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Kadie: Fassi familiarity

March 16, 2011

So somehow over the course of my first month here, Fes has become “home.” It has those aspects of certain familiarity that, upon returning after weekend away, just make me feel like I’m coming home. Its also everything I associate with my day-to-day routine, including the ever-stressful and ovewrwhelming class schedule. I know my medina streets, at least in and out of my little neighborhood, the rest of the medina is still a mystery, but the woman who owns the corner shop down the street from my house nods hellos of recognition to me now whenever I walk by, and the owner of the sweet shop outside the center we all study at welcomes us with smiles and ‘how are yous’ every day now. It is a phenomenon I’m beginning to get used to, when the “foreign” becomes the “familiar.” And I couldn’t be more in love with it. Of course, there is still too much to learn about this city and this country, and I don’t by any means claim to know evem a small fraction of the culture yet, but I do know that it already feels like home, that the roots I’ve laid down so far are going to be hard ones to rip out when its time for me to leave again.

And those roots I’m talking about aren’t just embedded in to this city and culture, but with my family and with all my fellow students as well. This last weekend some of us took a trip to Chefchaoun, which is “easily” accessed by a nice 4 hour long bus ride through the Rif Mountains in northern Morocco. This little city is BEAUTIFUL and tucked away in the most picturesque of valleys. The air was noticeably cleaner, and the weather noticeably wetter, and the people noticeably far less concerned with our presence…except of course when they wanted to sell us “kif.” Kif and hash are EVERYWHERE in this region, and I’m guessing it was offered to us ohhh, 30 plus times over the course of the weekend. Its sad kind of, that this beautiful mountain village is being tainted by such a horrible industry. But, if one ignores all the hustlers, and the police always walking around trying to catch them, then Chaoun can be really fun.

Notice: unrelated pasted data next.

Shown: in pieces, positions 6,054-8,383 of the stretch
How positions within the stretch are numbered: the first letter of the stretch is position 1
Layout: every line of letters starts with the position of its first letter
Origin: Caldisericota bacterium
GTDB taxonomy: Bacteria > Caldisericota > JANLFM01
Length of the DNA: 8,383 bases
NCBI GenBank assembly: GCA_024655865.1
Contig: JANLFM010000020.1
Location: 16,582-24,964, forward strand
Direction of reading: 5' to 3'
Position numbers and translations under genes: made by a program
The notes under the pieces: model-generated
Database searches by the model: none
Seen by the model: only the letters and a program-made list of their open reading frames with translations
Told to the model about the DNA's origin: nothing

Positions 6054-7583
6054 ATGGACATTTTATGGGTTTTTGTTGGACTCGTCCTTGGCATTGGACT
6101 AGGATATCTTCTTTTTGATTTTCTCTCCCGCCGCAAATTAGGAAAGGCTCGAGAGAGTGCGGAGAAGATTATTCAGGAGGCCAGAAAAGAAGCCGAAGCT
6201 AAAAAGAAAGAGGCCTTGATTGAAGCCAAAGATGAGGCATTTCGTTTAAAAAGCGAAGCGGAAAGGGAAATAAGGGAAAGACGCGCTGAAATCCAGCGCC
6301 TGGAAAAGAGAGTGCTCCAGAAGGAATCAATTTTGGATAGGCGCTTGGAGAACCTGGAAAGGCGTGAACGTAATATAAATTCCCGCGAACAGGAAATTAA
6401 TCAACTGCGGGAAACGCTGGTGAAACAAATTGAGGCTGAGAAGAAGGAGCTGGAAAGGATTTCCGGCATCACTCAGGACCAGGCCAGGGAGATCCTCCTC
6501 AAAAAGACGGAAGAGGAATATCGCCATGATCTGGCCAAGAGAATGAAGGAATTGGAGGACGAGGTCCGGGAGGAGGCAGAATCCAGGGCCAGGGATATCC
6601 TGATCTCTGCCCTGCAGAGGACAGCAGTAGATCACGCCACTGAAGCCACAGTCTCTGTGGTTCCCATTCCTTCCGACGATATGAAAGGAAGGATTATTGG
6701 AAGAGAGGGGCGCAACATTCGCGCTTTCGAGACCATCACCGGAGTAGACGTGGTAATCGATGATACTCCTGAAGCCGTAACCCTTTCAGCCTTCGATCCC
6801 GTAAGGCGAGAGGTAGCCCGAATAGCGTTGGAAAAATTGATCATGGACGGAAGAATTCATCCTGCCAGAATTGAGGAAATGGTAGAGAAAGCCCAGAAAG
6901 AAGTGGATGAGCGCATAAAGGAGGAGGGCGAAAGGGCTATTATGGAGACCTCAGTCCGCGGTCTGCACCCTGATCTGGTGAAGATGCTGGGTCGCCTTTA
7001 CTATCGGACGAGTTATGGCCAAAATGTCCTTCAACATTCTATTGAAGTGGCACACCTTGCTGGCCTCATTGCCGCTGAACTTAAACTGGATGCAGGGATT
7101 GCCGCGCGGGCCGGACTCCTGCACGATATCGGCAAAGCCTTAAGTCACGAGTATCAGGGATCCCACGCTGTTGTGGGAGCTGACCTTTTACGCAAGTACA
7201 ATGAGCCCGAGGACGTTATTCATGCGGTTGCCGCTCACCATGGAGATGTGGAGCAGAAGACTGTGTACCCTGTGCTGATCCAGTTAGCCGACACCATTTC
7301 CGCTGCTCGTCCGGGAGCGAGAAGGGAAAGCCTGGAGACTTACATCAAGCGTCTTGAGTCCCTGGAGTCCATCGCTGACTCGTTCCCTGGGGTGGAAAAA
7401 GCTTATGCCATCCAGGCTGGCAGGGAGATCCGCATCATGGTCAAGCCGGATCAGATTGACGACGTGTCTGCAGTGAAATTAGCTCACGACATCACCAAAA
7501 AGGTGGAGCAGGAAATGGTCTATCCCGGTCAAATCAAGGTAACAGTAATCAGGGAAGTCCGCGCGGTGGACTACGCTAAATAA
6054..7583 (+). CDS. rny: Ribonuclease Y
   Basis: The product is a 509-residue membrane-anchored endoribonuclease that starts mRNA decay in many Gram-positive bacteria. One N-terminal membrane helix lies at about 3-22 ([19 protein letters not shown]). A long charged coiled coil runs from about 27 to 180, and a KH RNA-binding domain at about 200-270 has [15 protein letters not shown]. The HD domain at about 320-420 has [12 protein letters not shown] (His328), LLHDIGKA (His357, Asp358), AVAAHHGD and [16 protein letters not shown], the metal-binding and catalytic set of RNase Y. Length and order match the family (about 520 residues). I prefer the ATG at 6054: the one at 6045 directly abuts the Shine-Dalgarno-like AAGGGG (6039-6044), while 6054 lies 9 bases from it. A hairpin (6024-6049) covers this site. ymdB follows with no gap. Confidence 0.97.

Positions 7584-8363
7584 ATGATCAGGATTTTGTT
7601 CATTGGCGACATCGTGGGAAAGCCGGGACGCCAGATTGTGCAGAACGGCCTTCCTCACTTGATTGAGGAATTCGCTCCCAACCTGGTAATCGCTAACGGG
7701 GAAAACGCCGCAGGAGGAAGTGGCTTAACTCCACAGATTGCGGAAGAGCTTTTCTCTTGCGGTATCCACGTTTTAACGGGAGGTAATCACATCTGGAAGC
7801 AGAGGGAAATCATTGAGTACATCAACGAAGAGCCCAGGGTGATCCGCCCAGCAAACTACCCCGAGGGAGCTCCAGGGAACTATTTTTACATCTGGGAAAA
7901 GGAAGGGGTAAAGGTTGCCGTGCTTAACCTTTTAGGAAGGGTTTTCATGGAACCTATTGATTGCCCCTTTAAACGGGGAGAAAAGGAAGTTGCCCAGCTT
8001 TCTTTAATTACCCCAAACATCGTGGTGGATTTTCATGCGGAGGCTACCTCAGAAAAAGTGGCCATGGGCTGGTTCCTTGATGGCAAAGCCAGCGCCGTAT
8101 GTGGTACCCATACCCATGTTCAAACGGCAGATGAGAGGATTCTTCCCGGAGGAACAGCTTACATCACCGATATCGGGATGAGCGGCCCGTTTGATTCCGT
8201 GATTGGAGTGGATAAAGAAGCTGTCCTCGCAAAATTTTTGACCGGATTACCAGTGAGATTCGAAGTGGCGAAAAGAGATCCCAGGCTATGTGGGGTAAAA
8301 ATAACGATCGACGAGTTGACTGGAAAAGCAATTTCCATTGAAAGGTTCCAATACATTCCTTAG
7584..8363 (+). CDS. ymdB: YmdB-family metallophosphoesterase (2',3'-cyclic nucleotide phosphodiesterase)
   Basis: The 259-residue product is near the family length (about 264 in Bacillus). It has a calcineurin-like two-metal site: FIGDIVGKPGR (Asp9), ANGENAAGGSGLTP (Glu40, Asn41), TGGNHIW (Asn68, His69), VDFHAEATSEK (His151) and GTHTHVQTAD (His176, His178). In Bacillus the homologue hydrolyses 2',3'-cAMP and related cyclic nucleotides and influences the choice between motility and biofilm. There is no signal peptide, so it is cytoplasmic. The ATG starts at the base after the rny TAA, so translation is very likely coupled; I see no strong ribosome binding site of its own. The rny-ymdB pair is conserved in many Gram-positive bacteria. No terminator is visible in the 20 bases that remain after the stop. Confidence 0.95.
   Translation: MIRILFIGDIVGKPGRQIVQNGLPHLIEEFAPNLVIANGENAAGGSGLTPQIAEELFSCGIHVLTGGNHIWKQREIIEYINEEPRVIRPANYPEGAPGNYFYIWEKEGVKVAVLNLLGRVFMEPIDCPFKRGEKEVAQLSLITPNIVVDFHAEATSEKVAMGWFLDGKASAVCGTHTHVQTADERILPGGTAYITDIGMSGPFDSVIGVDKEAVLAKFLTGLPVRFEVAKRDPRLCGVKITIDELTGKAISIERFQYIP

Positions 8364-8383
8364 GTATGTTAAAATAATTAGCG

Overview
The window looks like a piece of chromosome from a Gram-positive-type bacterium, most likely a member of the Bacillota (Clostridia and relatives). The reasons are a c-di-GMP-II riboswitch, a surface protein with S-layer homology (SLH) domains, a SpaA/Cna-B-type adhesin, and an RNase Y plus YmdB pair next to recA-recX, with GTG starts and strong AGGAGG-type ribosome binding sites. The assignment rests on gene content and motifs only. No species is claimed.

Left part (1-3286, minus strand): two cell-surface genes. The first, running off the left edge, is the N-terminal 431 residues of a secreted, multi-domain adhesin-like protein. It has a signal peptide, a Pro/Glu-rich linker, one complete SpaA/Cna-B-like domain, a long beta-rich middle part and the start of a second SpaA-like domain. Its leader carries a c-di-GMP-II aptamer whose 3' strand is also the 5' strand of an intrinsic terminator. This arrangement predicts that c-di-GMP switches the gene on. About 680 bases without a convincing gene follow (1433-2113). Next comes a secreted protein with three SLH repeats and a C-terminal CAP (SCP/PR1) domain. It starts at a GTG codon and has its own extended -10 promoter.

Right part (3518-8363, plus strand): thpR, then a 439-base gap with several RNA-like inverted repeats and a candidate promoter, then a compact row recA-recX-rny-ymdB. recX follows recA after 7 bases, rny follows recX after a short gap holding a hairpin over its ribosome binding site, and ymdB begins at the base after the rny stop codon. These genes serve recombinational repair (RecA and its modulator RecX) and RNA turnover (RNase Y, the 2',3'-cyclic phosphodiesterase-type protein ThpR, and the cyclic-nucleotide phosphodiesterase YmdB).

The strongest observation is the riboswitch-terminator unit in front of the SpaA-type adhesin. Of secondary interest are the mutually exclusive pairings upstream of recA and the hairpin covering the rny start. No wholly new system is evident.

The history of the town is fascinating, and I’m not going to attempt to summarize it here, as I’ll probably get some details wrong, but it has been inhabited and controlled by almost every group of people one can imagine in Northern Morocco, and it’s now famous because the Jewish immigrants that arrived in the 20th century decided to paint the ENITRE town blue. So, walking through the streets, its as if we were dropped in to someone’s technicolor daydream…so many shades of such perfect blues, all attempting to erase all worries of the rain and the cold, and open our eyes to how beautiful our surroundings were. Wandering the streets was impossible without a million and a half stops to take pictures. And when we found ourselves with a few hours without rain, hiking up the closest mountain was the surest way to be absolutely blown away by the most picturesque scenery I have ever encountered. I found myself, once again, extremely frustrated at how the pictures I was capturing on my camera just were NOT doing the real scenes justice. The hiking felt amazing, and the friends I was with made it that much better, and, as everyone who knows me would guess…seeing more of the world always puts me in a better mood. 🙂

So it is with such a mindset that I returned “home.” And now, not even today’s exam can get me down…this next weekend we’re headed south, to the Sahara….and this one is sure to be EPIC.  Can I get three cheers for seeing the world?? Hip hip HOORAY! Hip hip Hooray! Hip hip hooray!! 🙂

Liz and I next to some of the waterfalls we encountered on our way up the mountain trails!

Soooooo BLUE!


ME! In front of a panoramic view of Chefchaoun below…

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